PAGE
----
• See also Prov. 6:16; I Tim. 1:15; I John 5:16.

2. There are unavoidable moral conflicts in the Bible.

(a) The story of Abraham & Isaac (Gen. 22) contains a real moral conflict. “You shall not murder (kill)” is a divine moral command (Ex. 20:13), and yet God commanded Abraham to kill his son, Isaac. That Abraham intended to kill Isaac is clear from the context (and from Heb. 11:19).

(b) The story of Samson contains a conflict of two divine commands. Samson committed a divinely approved suicide (Judg. 16:30) despite the moral prohibition against killing a human being, including oneself. Both commands were divine and moral–“Do not kill” and “Take your life”–yet when there was a real conflict between them, God apparently approved of Samson disregarding one in order to obey the other.

(c) The passage detailing Jephthah’s sacrifice of his daughter (Judges 11) shows a real moral conflict between a vow to God and the command not to kill an innocent life. Here the Scripture appears to approve of Jephthah keeping the oath to kill.

(d) Other biblical illustrations in which individuals had to choose between lying and not helping to save a life. e.g. Hebrew midwives (Ex. 1) and Rahab (Josh. 2).

(e) There is a possible real moral conflict in the cross, one so great that many liberal theologians have considered the doctrine of the substitutionary atonement to be essentially immoral. The two moral principles are that the innocent should not be punished for sins he never committed, but that Christ was punished for our sins (Isa. 53; I Peter 2:24; 3:15; 2 Cor. 5:21).

(f) There are numerous cases in Scripture in which there is a real conflict between obeying God’s command to submit to civil government and keeping one’s duty to some other higher moral law. e.g. Hebrew midwives (Ex. 1); Jewish captives disregarded Nebuchadnezzar’s command to worship the golden image of himself (Dan. 3). Daniel disregarded Darius’s command (Dan. 6).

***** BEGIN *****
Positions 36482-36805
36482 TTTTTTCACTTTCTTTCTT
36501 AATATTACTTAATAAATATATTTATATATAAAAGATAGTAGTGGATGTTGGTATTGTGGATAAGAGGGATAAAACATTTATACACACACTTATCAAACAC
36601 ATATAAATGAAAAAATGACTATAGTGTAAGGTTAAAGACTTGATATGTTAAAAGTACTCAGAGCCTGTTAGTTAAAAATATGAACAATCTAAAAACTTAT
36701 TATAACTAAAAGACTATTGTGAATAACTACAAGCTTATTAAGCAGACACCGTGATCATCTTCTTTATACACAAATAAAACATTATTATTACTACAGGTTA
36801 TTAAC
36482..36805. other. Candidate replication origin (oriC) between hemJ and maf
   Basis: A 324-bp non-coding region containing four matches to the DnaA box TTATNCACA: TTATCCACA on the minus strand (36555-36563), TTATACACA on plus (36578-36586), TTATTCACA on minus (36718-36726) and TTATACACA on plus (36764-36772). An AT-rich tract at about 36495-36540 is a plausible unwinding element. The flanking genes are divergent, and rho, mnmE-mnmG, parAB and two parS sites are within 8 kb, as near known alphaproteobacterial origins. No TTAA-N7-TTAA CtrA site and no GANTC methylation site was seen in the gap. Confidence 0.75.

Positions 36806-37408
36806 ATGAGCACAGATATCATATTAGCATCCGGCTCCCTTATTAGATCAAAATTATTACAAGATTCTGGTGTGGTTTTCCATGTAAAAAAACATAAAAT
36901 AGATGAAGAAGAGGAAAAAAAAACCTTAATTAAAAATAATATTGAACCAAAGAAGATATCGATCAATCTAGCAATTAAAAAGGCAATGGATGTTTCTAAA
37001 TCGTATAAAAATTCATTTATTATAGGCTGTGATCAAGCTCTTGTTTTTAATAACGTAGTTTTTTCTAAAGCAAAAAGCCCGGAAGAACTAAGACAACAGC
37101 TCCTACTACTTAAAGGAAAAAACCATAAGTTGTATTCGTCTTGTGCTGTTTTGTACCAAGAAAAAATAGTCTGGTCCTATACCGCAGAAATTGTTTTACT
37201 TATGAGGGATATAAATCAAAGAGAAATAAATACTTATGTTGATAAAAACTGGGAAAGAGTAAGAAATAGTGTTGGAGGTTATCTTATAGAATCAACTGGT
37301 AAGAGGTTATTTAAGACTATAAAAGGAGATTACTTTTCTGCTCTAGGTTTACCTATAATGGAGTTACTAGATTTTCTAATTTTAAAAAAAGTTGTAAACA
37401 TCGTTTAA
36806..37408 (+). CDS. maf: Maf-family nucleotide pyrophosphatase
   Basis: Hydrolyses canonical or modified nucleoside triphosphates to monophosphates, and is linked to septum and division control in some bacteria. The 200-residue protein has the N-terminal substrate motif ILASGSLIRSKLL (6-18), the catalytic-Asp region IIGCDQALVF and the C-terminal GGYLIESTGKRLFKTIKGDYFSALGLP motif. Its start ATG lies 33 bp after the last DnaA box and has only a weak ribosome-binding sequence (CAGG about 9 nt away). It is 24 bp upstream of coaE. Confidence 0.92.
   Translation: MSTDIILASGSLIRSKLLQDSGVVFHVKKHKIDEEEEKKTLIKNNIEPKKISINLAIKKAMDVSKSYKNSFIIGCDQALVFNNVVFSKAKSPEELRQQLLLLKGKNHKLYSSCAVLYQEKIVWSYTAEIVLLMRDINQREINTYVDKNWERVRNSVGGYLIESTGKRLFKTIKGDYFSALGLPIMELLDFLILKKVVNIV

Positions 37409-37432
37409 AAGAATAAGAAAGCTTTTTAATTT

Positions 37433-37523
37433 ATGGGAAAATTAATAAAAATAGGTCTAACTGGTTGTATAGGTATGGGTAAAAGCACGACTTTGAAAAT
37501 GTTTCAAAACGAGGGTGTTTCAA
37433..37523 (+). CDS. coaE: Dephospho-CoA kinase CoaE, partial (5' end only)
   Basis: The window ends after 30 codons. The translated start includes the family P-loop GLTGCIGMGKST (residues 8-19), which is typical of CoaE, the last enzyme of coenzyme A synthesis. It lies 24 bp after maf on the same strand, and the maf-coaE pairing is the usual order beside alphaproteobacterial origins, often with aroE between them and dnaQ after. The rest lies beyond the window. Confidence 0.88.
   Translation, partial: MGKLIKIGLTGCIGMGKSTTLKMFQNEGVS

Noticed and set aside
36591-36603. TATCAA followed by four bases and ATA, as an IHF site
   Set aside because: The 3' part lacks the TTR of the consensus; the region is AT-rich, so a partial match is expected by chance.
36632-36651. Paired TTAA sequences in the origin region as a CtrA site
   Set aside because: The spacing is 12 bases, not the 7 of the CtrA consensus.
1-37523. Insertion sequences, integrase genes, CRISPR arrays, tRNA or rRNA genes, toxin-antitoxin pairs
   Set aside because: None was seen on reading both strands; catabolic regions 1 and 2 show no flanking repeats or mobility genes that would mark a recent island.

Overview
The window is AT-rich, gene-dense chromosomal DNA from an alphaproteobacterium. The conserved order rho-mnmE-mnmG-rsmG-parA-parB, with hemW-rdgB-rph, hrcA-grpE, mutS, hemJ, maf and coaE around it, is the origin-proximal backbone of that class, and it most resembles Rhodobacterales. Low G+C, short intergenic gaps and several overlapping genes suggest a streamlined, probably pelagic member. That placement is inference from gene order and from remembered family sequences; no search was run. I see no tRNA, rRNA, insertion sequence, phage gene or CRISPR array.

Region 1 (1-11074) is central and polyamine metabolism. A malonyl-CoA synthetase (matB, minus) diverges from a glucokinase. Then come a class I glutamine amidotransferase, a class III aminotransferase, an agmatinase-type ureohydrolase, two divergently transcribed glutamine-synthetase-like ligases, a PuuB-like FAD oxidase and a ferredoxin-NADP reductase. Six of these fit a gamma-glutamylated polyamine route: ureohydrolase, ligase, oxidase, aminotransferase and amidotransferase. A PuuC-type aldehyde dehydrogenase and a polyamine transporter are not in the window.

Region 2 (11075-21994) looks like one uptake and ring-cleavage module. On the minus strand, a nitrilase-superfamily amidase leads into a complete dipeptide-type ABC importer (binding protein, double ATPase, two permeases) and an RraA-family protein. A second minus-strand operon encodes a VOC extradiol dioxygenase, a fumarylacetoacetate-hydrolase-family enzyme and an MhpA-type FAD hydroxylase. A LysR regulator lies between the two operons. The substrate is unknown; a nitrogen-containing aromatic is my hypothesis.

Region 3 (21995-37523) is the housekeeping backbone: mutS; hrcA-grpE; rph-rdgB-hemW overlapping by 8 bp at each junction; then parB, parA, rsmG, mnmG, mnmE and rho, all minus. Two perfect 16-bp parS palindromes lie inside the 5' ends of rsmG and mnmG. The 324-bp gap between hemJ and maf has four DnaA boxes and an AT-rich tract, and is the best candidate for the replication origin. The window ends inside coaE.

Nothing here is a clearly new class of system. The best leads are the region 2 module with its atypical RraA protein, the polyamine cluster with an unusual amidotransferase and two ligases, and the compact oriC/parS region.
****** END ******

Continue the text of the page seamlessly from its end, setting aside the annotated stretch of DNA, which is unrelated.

3. The most common “higher” moral laws.

(a) Love for God over love for human beings (Matt. 22:36-38; Luke 14:26).

(b) Obey God over obeying government (Rom. 13:1-2; Titus 3:1; Dan. 3 & 6; Acts 4-5).

(c) Mercy over truthfulness (Ex. 20:16; Eph. 4:25 compared with Hebrew midwives & Rahab). Corrie Ten Boom followed this ethical standard.

Sometimes when I leave my house I leave the lights on to save my property. This is intentional deception to save material things. Why not do the same to save a life? Is not life worth more than my material goods? Aren’t people more valuable than property? The above Scriptures confirm this view of higher and lower moral laws in ethical decision making.

4. Highly recommended

Even though his book has come under considerable criticism by some heavies in the evangelical community, I still consider Norman Geisler’s description of “graded absolutism,” to be the most satisfactory biblical response to very pertinent ethical questions. See his book, Christian ethics: Contemporary issues & options (2nd edn) (Baker Academic 2009).

Christian Ethics: Contemporary Issues & Options, Second Edition


Copyright (c)  2010 Spencer D. Gear.  This document is free content.  You can redistribute it and/or modify it under the terms of the OpenContent License (OPL) version 1.0, or (at your option) any later version.  This document last updated at Date: 19 December 2013.

State school chaplaincy program challenged
Courtesy SU Qld

There was an article in the The Chronicle (Toowoomba), “Dad fights chaplaincy program” (Jim Campbell, 28 October 2010). Part of this article stated that a Toowoomba father of 6 has hired a Sydney barrister and his team to challenge the legality of the federal government funding the state school chaplaincy program.

Why is this man challenging the program? He was quoted as saying that it was “because he had expected his children to enjoy a public education in a secular state school”. This man claims, “It concerns all Australians, of all faiths and none, who support the secular wall of separation concept concerning church and state.”

In the “recent comments” section following this article, I posted this response:

Posted by Spencer from Hervey Bay, Queensland

09 November 2010 6:14 p.m.

We don’t seem to have too much of a problem with pastoral care and chaplaincy departments in public hospitals. The Queensland Govt’s statement is: “Most hospitals have a pastoral care team of representatives from various religious groups. They offer advice, guidance and support and will help anyone regardless of their beliefs. If you or your family would like to see a pastoral care worker please see a staff member and they will provide you with contact details”. And these are in state public hospitals.

But dare to place chaplains who implement pastoral care strategies, with federal funding, in state public schools and we get the kind of antagonism that I see in this thread.